I’m planning to write about training again at some point, I’ve tweaked my approach slightly from FM19. One change I haven’t made is I’m still a big advocate of the specific Match Preparation modules of Teamwork and Match Tactics, plus both Extra-Curricular ones.
By scheduling those two Match Prep modules before every match, especially so in preseason and the early stages of the season, it works to improve our familiarity with the tactic and increases team cohesion. The Teamwork module also gives players a slight boost in how they press for the next match, vital for our La Furia high tempo pressing style, alongside a slight boost for teamwork as well.
You might think the Extra-Curricular modules of Community Outreach and Team Bonding are great ones for you to schedule in to play a bit of FM narrative role playing in your head, especially at this festive time of the year, but I actually see them as really important to schedule in at various points throughout the season. Both increase your team cohesion and work on the teamwork attribute, similarly to the Teamwork and Match Tactic modules, but Team Bonding also boosts your teamwork for an upcoming match alongside improving the happiness of your squad.
Basically it’s all about the teamwork, because that leads to these developing.
I love these lines. I love them so much I want more of them. Why can’t Jose Angel work well with Sergio Álvarez, why haven’t my main goalscoring threats of Ruben Pardo and Sergi Enrich got an on-pitch relationship?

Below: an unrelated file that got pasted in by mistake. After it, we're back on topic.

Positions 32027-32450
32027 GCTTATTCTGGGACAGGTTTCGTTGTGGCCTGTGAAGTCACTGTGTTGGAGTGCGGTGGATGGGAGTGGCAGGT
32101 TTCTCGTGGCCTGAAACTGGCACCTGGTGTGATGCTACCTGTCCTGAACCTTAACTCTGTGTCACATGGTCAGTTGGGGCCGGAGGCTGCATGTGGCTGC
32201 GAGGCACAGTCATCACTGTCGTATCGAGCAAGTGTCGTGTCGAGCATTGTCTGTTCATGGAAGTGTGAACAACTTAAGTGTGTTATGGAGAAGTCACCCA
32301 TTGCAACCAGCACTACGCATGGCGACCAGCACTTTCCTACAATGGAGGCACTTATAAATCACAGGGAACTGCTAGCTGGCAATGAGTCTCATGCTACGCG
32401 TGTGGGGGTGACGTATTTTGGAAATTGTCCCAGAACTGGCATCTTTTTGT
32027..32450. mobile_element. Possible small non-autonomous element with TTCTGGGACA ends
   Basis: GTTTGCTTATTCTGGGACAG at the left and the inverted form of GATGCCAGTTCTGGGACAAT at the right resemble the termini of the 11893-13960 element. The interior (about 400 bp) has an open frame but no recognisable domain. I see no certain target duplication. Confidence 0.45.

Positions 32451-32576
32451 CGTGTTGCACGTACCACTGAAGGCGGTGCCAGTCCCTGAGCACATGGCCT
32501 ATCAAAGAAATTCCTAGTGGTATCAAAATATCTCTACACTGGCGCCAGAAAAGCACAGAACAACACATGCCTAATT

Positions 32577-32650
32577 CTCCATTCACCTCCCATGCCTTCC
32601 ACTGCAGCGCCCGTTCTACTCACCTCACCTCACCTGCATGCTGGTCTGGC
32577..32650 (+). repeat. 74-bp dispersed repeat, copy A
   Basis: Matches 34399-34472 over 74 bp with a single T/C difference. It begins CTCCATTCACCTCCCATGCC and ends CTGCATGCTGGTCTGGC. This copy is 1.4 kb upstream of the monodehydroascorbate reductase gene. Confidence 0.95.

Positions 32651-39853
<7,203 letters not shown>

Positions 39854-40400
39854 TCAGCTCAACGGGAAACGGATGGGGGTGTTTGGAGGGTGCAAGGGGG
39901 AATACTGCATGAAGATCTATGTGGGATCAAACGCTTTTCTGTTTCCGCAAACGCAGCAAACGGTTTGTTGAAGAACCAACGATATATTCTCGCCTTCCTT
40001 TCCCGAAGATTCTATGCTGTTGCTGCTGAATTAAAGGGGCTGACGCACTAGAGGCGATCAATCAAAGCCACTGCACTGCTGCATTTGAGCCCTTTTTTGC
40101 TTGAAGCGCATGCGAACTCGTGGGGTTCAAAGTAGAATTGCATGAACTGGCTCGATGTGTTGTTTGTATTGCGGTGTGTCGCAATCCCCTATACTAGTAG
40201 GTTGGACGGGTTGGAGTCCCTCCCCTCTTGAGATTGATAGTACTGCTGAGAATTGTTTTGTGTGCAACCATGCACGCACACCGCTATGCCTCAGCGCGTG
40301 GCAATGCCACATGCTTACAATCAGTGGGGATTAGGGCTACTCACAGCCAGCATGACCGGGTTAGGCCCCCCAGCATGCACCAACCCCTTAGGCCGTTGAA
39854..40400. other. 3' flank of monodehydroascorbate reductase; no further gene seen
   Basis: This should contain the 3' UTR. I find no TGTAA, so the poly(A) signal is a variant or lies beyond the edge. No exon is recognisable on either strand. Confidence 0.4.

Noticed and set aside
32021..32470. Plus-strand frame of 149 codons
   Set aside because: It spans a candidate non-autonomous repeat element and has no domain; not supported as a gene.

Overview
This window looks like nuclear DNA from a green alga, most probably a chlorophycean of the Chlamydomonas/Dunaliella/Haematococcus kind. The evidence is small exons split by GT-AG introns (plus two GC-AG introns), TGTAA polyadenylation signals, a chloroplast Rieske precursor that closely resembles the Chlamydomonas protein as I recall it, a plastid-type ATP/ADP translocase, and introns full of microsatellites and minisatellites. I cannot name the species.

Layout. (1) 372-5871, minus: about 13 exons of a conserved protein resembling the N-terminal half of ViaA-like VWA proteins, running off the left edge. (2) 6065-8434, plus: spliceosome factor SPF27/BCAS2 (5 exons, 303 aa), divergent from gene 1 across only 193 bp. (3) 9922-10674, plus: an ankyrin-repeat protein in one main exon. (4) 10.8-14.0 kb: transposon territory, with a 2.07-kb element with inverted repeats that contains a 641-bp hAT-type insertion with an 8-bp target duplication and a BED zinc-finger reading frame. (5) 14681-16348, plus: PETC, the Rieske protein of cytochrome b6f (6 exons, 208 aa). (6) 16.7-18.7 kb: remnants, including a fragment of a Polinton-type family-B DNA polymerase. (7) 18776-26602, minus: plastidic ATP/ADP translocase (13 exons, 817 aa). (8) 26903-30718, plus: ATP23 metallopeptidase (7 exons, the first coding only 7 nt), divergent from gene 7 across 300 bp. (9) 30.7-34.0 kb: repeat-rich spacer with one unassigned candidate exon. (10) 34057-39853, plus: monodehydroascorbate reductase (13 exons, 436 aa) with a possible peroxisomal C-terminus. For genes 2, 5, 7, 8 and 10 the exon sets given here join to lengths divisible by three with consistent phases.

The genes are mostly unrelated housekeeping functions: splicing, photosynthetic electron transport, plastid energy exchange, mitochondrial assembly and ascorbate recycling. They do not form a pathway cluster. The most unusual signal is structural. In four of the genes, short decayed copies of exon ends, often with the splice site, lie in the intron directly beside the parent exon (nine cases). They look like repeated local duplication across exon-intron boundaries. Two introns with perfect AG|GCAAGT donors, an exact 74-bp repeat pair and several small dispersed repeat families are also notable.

Anyway, the work done on the training pitch alongside settling on a regular starting eleven, and throwing good form into the mix too, sees these on-pitch relationships form. I’ve written about them before and I even got to announce an FM20 feature related to them which was awesome.
Talking of a regular starting eleven. Everything I’ve said so far could be absolute rubbish and our great season could’ve just been down to this. Below is my squad split up into the first choice starting eleven and the bench players that got the most minutes.
Marko Dmitrovic played every minute of every match this season and you can see the back three have formed a good partnership and enjoy playing alongside each other. That contributed to our 19 clean sheets across our 38 league matches.
Sergi Enrich hit 17 league goals to finish third top scorer in the league, and he worked well in tandem with Kike, our main Pressing Forward. Takashi Inui on the bench was also often utilised in that role alongside Enrich, doing the dirty work to occupy defenders for Enrich to finish chances.
The star of the midfield was Ruben Pardo. He finished with the highest average rating, 7.41, and most Man of the Match awards, 7, on his way to scoring 11 goals from that Mez(A) role. I think Real Sociedad realised the mistake they made when letting us loan him for the season for absolutely nothing when they tied him down on a new deal during the season. Edu Expósito owned the DLP role with Sergio Álvarez and Gonzalo Escanlante sharing the Box-to-Box slot.
None of this is rocket science. You might have other methods you like to do or you might just stick eleven players on the pitch and hope for the best. I personally love delving into these little details that I feel like can have an impact on how well my players play, and how in tune they get with each other.